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Numerical Simulations of Spontaneous Ignition and Detonation in Propane-Air Mixtures

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The spontaneous ignition and subsequent detonation of propane-air mixtures caused by a weak shock in a partially confined volume containing an obstacle are studied using time-dependent numerical simulations. The motivation for this work is two-fold first, to examine potential hazards from a leaking storage container an obstacle to the flow, and second, to study the fundamental interaction of a shock wave with an obstacle in an energetic ambient gas. The numerical model combines a solution of the compressible equations of fluid dynamics with a phenomenological chemical induction model for species conversion and energy release. Nonreactive simulations show how the obstacle partially blocks the flow such that one portion of the shock front reflects off of the obstacle and another portion is transmitted. Reactive-flow simulations of stoichiometric propane-air mixtures show spontaneous ignition behind the shock reflected from the obstacle and later transition to detonation in the direction of the transmitted wave. Computations performed to study the effect of obstacle height show that different physical mechanisms are responsible for the transition to detonation for the various obstacle sizes considered. Simulations in a mixture with variable stoichiometry around the obstacle, a more realistic picture of the physical scenario, show decay of the transmitted shock and then re-ignition as the shock reaches the stoichiometric region. Two separate areas of ignition eventually combine and transition to detonation. As this detonation propagates into the lean region far from the obstacle, it decays into a shock wave followed by a decaying flame front.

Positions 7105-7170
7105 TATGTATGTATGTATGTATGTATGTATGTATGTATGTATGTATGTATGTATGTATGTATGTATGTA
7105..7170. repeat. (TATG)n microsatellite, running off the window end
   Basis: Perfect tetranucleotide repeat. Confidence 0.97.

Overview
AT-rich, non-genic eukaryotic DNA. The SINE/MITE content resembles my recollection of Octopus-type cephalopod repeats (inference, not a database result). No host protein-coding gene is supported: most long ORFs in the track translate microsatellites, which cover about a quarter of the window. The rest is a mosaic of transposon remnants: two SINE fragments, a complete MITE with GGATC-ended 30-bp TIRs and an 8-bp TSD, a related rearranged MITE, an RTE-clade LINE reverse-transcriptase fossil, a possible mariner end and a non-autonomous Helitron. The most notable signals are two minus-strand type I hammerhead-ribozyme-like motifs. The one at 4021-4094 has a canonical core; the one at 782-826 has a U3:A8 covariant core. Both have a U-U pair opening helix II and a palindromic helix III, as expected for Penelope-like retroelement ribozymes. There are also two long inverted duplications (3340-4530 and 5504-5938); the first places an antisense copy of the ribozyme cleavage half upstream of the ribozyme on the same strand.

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  • Combustion and Ignition

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